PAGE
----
Former digital editor at The Takeaway, former producer at The Brian Lehrer Show.
New York: A Scooter Perspective
Wednesday, August 25, 2010
If you think you’re seeing more people on scooters this summer, you’re probably right. The number of two-wheeled vehicles registered in New York State continues to increase each year, and this year it's at a higher rate than in most other big states, according to the states' Department of Motor Vehicles. Scooter users say it’s the easiest way to navigate the city, and that it burns far less gas than a car. But while the two-wheelers may turn heads on New York streets, riders say they don’t get much respect from the City.
WNYC’s Jim Colgan tells WNYC's Isaac Davy Aronson about thrills and trials of scooter-riding in New York City.
We should say up front that you started riding a scooter yourself.
I did, and I love it. I got one at the beginning of the summer because I thought it looked like a great way to get around the city and get to work. But I also wanted to find out what the experience was like from other scooter riders. And most people I spoke to on the street sounded like Melissa Lucas from Brooklyn:
"I don't like being bound to the MTA. I don't really like being around people, so this is perfect for me. And I get around faster."
And Michelle Eisenberg from Manhattan:
"Oh it's great! The wind, you don't have to take the subway, you can watch everybody, everybody thinks you're cool."
People also say it’s more fuel-efficient and you certainly get far more miles per gallon than a car, but some of the older bikes do emit more pollutants.
So how different is it from riding a bicycle?
Well, even though you have the freedom of a bicycle it is a motorcycle (so you need a motorbike license) and you can usually go as fast as cars. But you don’t have the shell or protection of a car. And the people I spoke to on the streets cited a lot of fears:
"I think the main thing you gotta watch out for is car doors."
"Taxi drivers do not see you, choose not to see you even when they do see you. SUVs are out to kill you."
"It's stressful. because I like to go in between cars to get ahead and that's not always a good idea, so I have to watch out for pedestrians - it's also illegal - oh yeah, that too."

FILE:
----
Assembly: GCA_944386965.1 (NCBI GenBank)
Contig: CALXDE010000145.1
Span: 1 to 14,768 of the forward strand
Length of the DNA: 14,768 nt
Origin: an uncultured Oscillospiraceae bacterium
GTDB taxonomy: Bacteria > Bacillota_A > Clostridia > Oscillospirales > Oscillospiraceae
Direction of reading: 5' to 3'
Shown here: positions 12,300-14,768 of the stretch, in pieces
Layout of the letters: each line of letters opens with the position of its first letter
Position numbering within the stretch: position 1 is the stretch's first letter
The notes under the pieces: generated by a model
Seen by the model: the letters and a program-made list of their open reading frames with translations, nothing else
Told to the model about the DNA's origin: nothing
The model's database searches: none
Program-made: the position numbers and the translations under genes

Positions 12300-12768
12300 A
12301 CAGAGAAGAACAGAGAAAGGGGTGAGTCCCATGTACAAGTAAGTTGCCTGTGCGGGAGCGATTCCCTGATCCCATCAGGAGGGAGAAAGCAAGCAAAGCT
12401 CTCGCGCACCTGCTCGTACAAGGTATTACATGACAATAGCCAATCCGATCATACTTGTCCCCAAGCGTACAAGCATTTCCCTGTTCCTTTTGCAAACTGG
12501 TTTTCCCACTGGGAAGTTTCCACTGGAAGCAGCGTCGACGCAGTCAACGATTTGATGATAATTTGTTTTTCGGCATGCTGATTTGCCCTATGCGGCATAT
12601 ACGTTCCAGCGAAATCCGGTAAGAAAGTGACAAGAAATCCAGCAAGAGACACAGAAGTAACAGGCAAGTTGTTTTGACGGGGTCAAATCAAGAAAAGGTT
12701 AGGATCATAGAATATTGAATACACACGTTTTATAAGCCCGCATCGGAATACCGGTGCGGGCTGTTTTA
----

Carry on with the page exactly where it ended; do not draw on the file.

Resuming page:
How is that not legal?
Well, that’s something called lane-splitting. It’s not legal in most states, but it is legal in California and many European cities. But that’s just one of the bounds of the law that the scooter drivers I spoke to felt comfortable pushing.
Another one is parking. They park on the sidewalk because they don’t think it’s safe to park on the street with cars. And they do it because they’re worried that the bikes will get knocked over.
Here’s Jesse Ehrlbaum of a group called the New York Motorcycle and Scooter Task Force:
"About 58 percent of all riders of scooters and motorcycles in 2009 had their vehicles knocked over at least once, so we're talking about nearly 60 percent chance in single year of getting knocked over it that was the level of damage for automobiles, there would be riots in City Hall."
And one way that scooter riders get away with parking on the sidewalk is by pulling off their license plate, so it’s harder to get a ticket.
Can scooter riders use bike lanes?
No. And that really annoys bicycle advocates, like Noah Budnick, the deputy director of the group, Transportation Alternatives:
"We have 6,200 miles of roads in New York City. We only have a couple hundred miles of bike lanes. And those lanes for bike riders."
So is the city doing anything specifically to promote scooter riding?
A spokesperson for the New York City Department of Transportation told me they had no plans to promote scooters as environmentally friendly transportation. However, the first of two motorcycle-only parking spot just opened a few weeks ago. But two days later, that space had a car illegally parked in it.